But I'd expect it to be a copy of the environment taken when the process is created.
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Old 5th June 2008
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Quote:
Originally Posted by TerryP View Post
you can have the current shell read the configuration again (e.g. use: . ~/.profile)
Now I do not on X.
I have modified the environment variable PKG_PATH with add an error but the new content isn't read.
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Old 5th June 2008
Dazhelpwiz Dazhelpwiz is offline
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Quote:
Originally Posted by aleunix View Post
Now I do not on X.
I have modified the environment variable PKG_PATH with add an error but the new content isn't read.
your path is wrong.

PKG_PATH="ftp://ftp.openbsd.org/pub/OpenBSD/4.3/packages/i386/"
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Old 5th June 2008
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Hmm why not just search the ports tree?

cd /usr/ports/
make search name=searchname

or

make search key=searchkey

Packages are just precompiled ports... right?
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Old 5th June 2008
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Quote:
Originally Posted by Dazhelpwiz View Post
your path is wrong.
Yes I know, but I wanted to make a test to see if the new content for the variable was taken without having to end the session instead nothing.
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Old 6th June 2008
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Quote:
Originally Posted by aleunix View Post
Yes I know, but I wanted to make a test to see if the new content for the variable was taken without having to end the session instead nothing.

I'm a little confused by that reasoning, but oookay. A wrong path will show you no success whatsoever, in the current or future sessions.

Anyway, you can just execute the export PKG_PATH command at the command prompt for instant gratification (aka, being able to check right then without restarting a session.) This can be good in comparing various sources for packages (for completeness, latency, etc.)

However, this will only be good for the duration of the session- adding it to your /root/.profile will make it workable for every session in the future.

Sunnz asked "why not search the ports tree?" and suggested looking in /usr/ports ... but for those of us without a ports tree on their local system, this is the next best thing.
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Old 6th June 2008
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to test the PKG_PATH you placed in /root/.profile, you can also just "sh /root/.profile"
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Old 6th June 2008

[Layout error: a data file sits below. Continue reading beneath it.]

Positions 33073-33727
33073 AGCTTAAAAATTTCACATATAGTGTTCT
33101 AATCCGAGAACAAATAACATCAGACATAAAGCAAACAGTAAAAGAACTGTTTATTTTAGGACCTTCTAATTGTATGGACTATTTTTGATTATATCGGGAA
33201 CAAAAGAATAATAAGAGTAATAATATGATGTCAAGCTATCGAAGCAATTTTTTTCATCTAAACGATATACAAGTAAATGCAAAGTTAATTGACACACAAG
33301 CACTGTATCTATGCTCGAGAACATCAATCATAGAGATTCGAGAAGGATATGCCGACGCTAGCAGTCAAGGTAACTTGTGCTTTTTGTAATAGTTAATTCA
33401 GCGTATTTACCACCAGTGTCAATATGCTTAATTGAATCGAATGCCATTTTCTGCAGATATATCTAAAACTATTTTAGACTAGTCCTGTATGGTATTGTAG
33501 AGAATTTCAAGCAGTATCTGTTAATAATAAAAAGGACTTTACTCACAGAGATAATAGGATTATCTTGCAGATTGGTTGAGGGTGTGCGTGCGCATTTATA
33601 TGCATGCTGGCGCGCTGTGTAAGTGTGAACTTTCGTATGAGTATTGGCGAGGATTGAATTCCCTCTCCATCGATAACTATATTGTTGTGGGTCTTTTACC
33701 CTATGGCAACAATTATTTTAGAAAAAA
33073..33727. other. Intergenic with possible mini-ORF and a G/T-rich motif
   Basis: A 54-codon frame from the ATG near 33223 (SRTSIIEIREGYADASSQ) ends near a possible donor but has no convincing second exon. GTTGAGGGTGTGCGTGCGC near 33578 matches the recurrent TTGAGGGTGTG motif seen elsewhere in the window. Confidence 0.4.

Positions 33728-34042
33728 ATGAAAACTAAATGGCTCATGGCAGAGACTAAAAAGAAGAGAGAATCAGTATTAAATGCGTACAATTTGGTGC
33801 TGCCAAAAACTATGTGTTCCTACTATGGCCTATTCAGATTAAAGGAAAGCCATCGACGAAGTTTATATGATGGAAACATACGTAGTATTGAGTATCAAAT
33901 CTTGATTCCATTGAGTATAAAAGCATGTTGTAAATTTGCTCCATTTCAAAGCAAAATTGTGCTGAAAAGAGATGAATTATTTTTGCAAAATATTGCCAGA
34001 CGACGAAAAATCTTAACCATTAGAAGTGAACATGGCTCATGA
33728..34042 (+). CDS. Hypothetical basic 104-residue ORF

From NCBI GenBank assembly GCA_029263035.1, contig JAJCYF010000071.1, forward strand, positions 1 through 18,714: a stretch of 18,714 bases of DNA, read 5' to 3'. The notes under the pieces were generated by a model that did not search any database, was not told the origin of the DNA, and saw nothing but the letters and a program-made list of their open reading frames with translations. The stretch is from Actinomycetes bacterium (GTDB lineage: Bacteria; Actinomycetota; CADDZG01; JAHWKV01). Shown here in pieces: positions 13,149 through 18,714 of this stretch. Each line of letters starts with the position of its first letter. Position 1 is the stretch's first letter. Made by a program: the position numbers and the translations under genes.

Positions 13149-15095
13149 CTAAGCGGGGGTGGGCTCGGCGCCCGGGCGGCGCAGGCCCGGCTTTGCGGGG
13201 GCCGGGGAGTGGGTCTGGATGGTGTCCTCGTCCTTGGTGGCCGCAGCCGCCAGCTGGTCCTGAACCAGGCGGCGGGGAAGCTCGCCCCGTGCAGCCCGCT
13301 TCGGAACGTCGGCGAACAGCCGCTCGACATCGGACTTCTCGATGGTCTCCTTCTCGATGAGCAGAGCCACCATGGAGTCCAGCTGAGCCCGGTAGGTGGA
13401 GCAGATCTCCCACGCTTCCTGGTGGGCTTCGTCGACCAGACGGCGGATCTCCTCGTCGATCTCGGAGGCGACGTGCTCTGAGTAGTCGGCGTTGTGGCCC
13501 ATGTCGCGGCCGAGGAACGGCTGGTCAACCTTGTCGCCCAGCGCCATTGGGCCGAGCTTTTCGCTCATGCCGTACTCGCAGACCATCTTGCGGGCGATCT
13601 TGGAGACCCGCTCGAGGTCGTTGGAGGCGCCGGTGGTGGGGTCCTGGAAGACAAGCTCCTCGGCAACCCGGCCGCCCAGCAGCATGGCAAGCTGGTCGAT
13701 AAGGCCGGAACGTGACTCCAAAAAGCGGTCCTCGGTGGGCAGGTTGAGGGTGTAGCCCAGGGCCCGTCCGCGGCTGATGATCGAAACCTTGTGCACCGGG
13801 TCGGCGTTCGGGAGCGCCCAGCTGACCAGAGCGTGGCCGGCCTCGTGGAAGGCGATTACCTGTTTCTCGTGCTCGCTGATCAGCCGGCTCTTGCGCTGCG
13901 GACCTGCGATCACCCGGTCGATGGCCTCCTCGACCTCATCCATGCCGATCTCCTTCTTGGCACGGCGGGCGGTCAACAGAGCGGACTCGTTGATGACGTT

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Quote:
Originally Posted by ai-danno View Post
to test the PKG_PATH you placed in /root/.profile, you can also just "sh /root/.profile"
For clarity, I think you are intending to specify $HOME/.profile.
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Quote:
Originally Posted by ai-danno View Post
Sunnz asked "why not search the ports tree?" and suggested looking in /usr/ports ... but for those of us without a ports tree on their local system, this is the next best thing.
Oh yes I can understand that... I just find that works for me and others new to OpenBSD may not know about this...

As far as I know of, there some stuff in the ports tree are not available in packages, which might be useful to get the ports tree if you need that software.

Quote:
Originally Posted by ocicat View Post
For clarity, I think you are intending to specify $HOME/.profile.
Meh... just put it in /etc/profile and everybody gets it.
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Quote:
Originally Posted by Sunnz View Post
As far as I know of, there some stuff in the ports tree are not available in packages...
This is correct, especially for the more exotic supported hardware platforms. Due to restricted resources, packages for all ports are not created.

The rule of thumb is to use packages when available; otherwise, compile from ports.
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Old 6th June 2008
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Quote:
Originally Posted by Sunnz View Post
Meh... just put it in /etc/profile and everybody gets it.
...or do you mean /etc/skel/.profile?
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Old 6th June 2008
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Actually I do mean /etc/profile.

From my vague memory it is not there in the first place... you may need to su and create it.

Last time I read the man page for ksh, that's what it reads first before it reads ~/.profile...

It also works the same for bash, not sure about sh or tch though... zsh uses /etc/zprofile and ~/.zprofile instead.